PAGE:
“Neoliberalism is inimical to economic democracy and it hollows out political democracy. The neoliberal discourse and practice of TINA (There Is No Alternative) blocks the political expression of dissent and feeds apathy, populism and the far right. This is the outcome of a neoliberal political project including a modality of democracy that isolates the political from the socio-economic sphere, restricts democracy to the former, and limits democracy to voting in elections while, simultaneously, imposing a strongly illiberal agenda towards civil liberties and collective action. The crisis of this modality of democracy has become evident through increasing global instability and the proliferation of ‘pseudo-‘ or ‘illiberal’ democracies and ‘electoral authoritarian’ regimes, ‘failed states’, civil wars and ‘terrorism’, especially in the post-colonial world. The limitations of conventional democracy have also raised concerns in the ‘advanced’ West, where large numbers of people now reject ritualistic elections leading to power scarcely distinguishable political parties as a means of addressing their economic and political concerns. Despite their limitations, the ‘Arab Spring’ and the emerging popular movements in crisis-hit Western economies have reiterated their aspiration for a substantive form of democracy, encompassing the ‘economic’ domain that has been insulated by neoliberalism – that is, including substantive choices about the nature of social provision, the structure of employment, and the distribution of income.”
Alfredo Saad-Filho (2019), Value and Crisis, Ch.10, p.217
In the wake of Donald Trump’s call for lower US interest rates in the midst of solid economic growth and low unemployment, The Economist magazine ran a couple of articles on the threat of populist leaders to central bank independence (CBI) and low inflation.
It is more than 40 years since the publication of the intellectual justification for CBI of Finn Kydland and Edward Prescott, propounding the idea of time inconsistency. Based on the concept of the natural rate of unemployment (NRU), political control of interest rates will give rise to the temptation for politicians to boost aggregate demand and lower unemployment in the short run, below the NRU. This will prove unsustainable over the longer run, merely producing higher inflation, with inevitable costs to economic efficiency and growth.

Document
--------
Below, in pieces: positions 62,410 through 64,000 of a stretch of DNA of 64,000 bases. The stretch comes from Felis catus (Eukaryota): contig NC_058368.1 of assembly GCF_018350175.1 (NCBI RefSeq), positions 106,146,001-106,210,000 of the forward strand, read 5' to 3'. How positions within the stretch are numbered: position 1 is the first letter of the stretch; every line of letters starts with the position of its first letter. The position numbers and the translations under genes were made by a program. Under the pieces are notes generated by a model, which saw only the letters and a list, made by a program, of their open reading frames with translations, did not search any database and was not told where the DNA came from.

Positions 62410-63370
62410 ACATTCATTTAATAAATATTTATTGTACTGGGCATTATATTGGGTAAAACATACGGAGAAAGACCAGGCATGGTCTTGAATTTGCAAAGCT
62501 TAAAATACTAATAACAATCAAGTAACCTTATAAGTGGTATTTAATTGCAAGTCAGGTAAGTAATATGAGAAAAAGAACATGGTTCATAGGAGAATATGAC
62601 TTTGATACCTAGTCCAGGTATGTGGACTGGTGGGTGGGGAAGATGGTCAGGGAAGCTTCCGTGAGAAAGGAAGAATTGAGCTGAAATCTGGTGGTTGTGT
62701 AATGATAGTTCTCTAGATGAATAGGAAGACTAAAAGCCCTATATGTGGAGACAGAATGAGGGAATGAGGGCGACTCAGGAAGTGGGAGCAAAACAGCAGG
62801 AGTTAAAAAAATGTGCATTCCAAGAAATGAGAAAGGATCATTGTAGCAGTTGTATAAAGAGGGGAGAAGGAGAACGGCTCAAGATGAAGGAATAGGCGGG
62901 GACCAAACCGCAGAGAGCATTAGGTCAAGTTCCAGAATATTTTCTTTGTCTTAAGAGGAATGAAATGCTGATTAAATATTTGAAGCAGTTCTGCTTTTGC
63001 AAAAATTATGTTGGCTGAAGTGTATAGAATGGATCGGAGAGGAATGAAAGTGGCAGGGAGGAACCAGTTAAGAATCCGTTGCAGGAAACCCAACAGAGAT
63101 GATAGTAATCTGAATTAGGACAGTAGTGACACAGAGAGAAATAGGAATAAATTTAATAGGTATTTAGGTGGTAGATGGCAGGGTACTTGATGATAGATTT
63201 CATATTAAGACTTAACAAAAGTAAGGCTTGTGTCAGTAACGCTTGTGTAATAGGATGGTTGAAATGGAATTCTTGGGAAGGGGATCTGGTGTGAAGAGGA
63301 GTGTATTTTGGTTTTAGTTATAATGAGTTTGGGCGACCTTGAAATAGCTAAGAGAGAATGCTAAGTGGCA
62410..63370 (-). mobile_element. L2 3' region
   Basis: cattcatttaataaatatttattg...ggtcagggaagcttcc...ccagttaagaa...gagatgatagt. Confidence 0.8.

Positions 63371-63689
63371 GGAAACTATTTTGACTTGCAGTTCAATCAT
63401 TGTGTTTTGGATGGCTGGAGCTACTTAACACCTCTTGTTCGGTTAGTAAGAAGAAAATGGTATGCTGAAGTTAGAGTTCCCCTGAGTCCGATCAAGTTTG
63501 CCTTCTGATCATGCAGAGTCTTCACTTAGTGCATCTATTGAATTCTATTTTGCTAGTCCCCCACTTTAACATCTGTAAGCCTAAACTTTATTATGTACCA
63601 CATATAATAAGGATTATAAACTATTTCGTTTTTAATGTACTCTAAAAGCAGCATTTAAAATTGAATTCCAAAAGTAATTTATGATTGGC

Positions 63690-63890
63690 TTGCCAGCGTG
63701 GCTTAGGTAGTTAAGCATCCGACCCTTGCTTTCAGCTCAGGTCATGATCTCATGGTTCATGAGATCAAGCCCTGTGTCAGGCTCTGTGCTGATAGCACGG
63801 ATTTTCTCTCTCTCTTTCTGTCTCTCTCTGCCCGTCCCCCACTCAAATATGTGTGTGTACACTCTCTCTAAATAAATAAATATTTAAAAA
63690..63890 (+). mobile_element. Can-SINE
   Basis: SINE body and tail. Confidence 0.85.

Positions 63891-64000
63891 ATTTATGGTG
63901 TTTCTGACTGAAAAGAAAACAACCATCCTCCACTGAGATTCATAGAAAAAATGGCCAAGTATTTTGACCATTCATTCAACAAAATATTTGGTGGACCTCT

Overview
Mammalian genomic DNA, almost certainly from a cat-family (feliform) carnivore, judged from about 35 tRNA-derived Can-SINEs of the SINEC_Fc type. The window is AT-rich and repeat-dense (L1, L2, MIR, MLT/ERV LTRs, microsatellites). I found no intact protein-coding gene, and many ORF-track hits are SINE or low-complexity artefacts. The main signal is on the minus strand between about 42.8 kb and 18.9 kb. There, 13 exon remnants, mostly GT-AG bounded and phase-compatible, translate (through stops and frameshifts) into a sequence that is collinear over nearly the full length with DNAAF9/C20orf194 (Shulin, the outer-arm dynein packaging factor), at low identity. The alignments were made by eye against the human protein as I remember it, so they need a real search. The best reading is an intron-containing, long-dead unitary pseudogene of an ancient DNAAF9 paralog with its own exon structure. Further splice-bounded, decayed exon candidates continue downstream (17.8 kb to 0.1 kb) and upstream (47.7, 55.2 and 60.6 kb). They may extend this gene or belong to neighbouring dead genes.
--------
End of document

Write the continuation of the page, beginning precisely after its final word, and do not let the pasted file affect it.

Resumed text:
This was apparently what caused the stagflation of the 1970s, when unemployment and inflation rose together, undermining the putatively Keynesian Phillips curve. The upshot is that politicians and voters are better off with CBI, with the central bank given a fixed mandate of low inflation and autonomy in how it achieves this.
But what is the reality of CBI and monetary policy? Here are some quotes from heterodox economists critiquing the mainstream consensus. Continue reading
Thomas Palley, a post-Keynesian economist, here provides a critique of recent policy proposals by US Democratic politicians employing some ideas from Modern Monetary Theory. They variously want to fund programmes such as universal healthcare and a ‘Green New Deal’, financed to a large degree by increased government borrowing.
MMT, as a set of ideas, is an offshoot of post-Keynesianism, but is perhaps more straightforward to grasp when it comes to budget deficits and its opposition to austerity; hence its current popular appeal. Continue reading